Stadia advertisers vary

A new study suggests there is more difference between the Blue Jays and the Expos than two World Series wins and the designated hitter rule.The just-released, second annual Ernst & Young Baseball Signage Study has found stadia in Toronto and Montreal...

A new study suggests there is more difference between the Blue Jays and the Expos than two World Series wins and the designated hitter rule.

The just-released, second annual Ernst & Young Baseball Signage Study has found stadia in Toronto and Montreal display more sponsors’ advertising signage than the major league average, but the similarity stops there.

Business

At SkyDome, where the Blue Jays play their home games, the club displayed less than half the league average for food and beverage advertising but almost three times as much business product advertising.

In comparison, the Montreal Expos are about level with other baseball teams for food and beverage signage at Olympic Stadium, but above average for consumer products and services.

Carole Boivin, director of marketing for the National League’s Expos, says there might be a couple of reasons for the differences.

Boivin points out SkyDome is downtown and close to the business community, and the Expos offer advertisers a lot of integrated promotional packages on consumer products and services.

Calls to Controlled Media Communications, which sells SkyDome signage, were not returned.

Bob Turner, director of media and entertainment at Ernst & Young in Toronto, says it is his guess the reason for the signage difference between the two clubs is the perception of who the fans are.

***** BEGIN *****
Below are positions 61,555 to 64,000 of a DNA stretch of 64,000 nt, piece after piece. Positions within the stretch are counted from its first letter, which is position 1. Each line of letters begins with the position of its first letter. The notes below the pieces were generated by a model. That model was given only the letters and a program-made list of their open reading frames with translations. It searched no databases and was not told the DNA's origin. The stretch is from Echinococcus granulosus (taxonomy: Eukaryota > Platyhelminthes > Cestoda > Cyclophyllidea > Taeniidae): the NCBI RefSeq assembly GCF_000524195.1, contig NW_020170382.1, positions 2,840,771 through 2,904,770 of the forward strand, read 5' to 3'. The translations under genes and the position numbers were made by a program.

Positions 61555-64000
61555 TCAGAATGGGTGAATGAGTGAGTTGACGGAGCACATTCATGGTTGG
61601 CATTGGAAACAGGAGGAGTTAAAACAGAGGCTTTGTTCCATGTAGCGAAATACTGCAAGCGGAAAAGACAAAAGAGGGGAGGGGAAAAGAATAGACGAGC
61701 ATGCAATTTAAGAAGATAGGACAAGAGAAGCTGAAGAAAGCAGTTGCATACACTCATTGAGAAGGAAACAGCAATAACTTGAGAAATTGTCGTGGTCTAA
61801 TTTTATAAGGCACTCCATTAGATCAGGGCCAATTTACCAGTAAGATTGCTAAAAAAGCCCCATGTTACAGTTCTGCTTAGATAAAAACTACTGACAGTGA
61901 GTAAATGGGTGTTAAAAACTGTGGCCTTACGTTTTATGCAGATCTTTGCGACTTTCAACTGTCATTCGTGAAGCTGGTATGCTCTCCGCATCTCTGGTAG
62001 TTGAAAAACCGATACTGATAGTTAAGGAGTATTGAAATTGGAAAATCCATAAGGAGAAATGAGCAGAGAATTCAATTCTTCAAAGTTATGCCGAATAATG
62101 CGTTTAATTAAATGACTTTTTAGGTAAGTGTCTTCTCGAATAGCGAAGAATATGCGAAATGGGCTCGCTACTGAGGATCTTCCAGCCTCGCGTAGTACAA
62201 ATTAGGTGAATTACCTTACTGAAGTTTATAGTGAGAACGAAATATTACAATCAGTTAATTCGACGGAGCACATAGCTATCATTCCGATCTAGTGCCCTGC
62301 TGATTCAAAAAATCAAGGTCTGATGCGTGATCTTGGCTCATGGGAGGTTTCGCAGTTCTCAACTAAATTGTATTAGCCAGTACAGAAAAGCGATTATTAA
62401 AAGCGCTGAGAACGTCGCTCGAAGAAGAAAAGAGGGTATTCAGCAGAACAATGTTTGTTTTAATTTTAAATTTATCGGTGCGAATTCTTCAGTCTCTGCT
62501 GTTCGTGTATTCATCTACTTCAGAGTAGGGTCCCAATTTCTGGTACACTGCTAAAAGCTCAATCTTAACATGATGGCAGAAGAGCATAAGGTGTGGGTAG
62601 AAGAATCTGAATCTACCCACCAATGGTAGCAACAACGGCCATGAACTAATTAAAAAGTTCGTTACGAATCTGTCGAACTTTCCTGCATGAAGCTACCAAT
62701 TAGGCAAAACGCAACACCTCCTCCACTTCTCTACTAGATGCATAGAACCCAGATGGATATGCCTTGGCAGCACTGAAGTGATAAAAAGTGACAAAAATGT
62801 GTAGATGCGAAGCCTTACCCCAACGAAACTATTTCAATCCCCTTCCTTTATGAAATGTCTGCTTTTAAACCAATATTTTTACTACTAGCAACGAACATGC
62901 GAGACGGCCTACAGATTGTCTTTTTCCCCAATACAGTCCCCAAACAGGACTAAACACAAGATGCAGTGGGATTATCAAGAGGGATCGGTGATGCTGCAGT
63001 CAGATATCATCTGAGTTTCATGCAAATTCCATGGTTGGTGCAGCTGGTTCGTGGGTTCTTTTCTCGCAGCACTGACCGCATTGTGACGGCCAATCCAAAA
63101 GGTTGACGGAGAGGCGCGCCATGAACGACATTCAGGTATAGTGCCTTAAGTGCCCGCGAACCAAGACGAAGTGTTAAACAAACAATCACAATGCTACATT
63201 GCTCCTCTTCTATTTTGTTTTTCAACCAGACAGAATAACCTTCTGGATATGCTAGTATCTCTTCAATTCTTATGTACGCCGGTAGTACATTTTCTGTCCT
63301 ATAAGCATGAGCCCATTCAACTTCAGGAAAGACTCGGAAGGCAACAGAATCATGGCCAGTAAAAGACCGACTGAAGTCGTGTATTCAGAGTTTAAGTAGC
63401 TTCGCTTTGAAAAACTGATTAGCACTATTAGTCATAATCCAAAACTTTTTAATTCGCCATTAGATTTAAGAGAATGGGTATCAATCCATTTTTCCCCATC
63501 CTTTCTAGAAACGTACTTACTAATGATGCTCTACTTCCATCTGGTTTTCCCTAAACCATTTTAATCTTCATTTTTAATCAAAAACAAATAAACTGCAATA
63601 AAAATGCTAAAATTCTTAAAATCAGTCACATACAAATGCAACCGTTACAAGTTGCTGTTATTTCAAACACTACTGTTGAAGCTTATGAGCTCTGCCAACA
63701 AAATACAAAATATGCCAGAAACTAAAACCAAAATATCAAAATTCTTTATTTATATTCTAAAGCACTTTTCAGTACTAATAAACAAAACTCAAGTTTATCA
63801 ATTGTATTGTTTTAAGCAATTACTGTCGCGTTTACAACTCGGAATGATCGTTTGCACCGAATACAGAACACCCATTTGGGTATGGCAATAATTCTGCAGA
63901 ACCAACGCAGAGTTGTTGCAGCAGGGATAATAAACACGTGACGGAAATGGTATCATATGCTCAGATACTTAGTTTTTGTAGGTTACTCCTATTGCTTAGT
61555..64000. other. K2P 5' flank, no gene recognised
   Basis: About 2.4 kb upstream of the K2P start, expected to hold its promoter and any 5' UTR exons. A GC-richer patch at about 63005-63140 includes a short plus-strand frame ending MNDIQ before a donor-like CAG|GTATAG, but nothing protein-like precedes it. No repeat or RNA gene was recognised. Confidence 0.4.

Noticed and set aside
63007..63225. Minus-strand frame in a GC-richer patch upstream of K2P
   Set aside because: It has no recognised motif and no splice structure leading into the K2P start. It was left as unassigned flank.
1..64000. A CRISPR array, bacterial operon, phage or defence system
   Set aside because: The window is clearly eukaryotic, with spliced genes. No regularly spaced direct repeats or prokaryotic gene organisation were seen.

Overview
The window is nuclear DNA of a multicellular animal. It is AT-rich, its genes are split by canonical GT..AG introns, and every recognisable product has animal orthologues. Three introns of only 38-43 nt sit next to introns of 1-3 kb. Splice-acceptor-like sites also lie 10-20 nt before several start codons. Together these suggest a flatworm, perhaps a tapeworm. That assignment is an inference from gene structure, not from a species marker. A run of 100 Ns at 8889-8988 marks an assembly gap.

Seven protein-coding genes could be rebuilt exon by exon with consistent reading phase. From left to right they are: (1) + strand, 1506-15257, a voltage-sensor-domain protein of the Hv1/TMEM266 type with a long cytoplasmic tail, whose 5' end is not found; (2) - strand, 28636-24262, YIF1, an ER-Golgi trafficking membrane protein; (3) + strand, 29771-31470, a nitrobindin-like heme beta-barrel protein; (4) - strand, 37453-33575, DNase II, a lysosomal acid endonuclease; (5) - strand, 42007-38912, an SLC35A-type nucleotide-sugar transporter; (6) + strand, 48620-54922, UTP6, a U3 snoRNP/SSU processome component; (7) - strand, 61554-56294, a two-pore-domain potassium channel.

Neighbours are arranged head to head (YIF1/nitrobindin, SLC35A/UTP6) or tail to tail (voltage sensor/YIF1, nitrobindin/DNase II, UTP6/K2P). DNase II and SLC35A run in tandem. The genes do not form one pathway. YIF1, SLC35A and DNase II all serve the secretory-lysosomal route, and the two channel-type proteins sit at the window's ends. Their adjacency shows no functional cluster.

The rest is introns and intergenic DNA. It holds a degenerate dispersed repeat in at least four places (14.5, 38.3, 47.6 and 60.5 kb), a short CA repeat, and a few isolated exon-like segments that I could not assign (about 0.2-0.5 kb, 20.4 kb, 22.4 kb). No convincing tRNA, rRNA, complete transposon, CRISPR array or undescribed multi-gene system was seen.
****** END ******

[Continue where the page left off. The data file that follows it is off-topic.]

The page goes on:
Everyday folk

Turner says the Toronto team may draw more from the business community, and the Montreal club’s followers seem more likely to be everyday folk.

Also, says Turner, the ‘balance and thrust’ of the Expos’ marketing resembles that of u.s. clubs – blue collar and modestly priced.

Both the Blue Jays and the Expos have 26 advertisers in their respective stadia rather than the league average of 16 advertisers.

The Ernst & Young study found there are 698 stadium signs in the 28 major league ballparks, and about 300 companies sponsor their local team through stadium advertising.

Since last year, the number of advertisements in major league stadia has increased by 45%, says the study, with 698 signs visible from the seating area compared with the 1992 total of 474.

Food and beverage

The study also found out food and beverage companies account for 37% of all stadium signage, with brewer Anheuser Busch and Coca-Cola making up almost half of the total.

A bit less than 25% of stadium signage is for consumer products and services, says the study, with 15% of advertising by media and communications companies – more than half of it by local tv and radio stations.

The least amount of stadium signage is bought by business products and services firms and local and national retailers. Both groups have 13% of advertising signs each.

Labatt Breweries of Canada is the 10th-largest stadium advertiser with eight signs in SkyDome, Olympic Stadium and Tiger Stadium in Detroit. DC